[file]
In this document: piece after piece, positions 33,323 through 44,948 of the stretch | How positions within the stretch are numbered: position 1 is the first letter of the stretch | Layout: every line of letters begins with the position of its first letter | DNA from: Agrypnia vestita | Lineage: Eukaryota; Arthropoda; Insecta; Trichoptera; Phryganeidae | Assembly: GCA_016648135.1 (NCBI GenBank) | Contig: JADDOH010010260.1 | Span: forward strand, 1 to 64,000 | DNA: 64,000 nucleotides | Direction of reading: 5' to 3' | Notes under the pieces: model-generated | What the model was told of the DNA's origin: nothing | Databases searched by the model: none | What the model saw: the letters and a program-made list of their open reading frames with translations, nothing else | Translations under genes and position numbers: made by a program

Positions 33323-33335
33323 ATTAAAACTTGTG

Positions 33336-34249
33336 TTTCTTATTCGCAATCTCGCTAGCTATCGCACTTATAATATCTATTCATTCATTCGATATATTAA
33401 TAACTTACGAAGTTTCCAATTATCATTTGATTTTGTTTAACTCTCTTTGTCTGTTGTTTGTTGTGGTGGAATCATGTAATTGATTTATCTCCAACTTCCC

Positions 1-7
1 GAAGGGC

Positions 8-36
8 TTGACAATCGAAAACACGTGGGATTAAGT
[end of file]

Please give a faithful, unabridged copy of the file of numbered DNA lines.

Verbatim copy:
In this document: piece after piece, positions 33,323 through 44,948 of the stretch | How positions within the stretch are numbered: position 1 is the first letter of the stretch | Layout: every line of letters begins with the position of its first letter | DNA from: Agrypnia vestita | Lineage: Eukaryota; Arthropoda; Insecta; Trichoptera; Phryganeidae | Assembly: GCA_016648135.1 (NCBI GenBank) | Contig: JADDOH010010260.1 | Span: forward strand, 1 to 64,000 | DNA: 64,000 nucleotides | Direction of reading: 5' to 3' | Notes under the pieces: model-generated | What the model was told of the DNA's origin: nothing | Databases searched by the model: none | What the model saw: the letters and a program-made list of their open reading frames with translations, nothing else | Translations under genes and position numbers: made by a program

Positions 33323-33335
33323 ATTAAAACTTGTG

Positions 33336-34249
33336 TTTCTTATTCGCAATCTCGCTAGCTATCGCACTTATAATATCTATTCATTCATTCGATATATTAA
33401 TAACTTACGAAGTTTCCAATTATCATTTGATTTTGTTTAACTCTCTTTGTCTGTTGTTTGTTGTGGTGGAATCATGTAATTGATTTATCTCCAACTTCCC

Positions 1-7
1 GAAGGGC

Positions 8-36
8 TTGACAATCGAAAACACGTGGGATTAAGT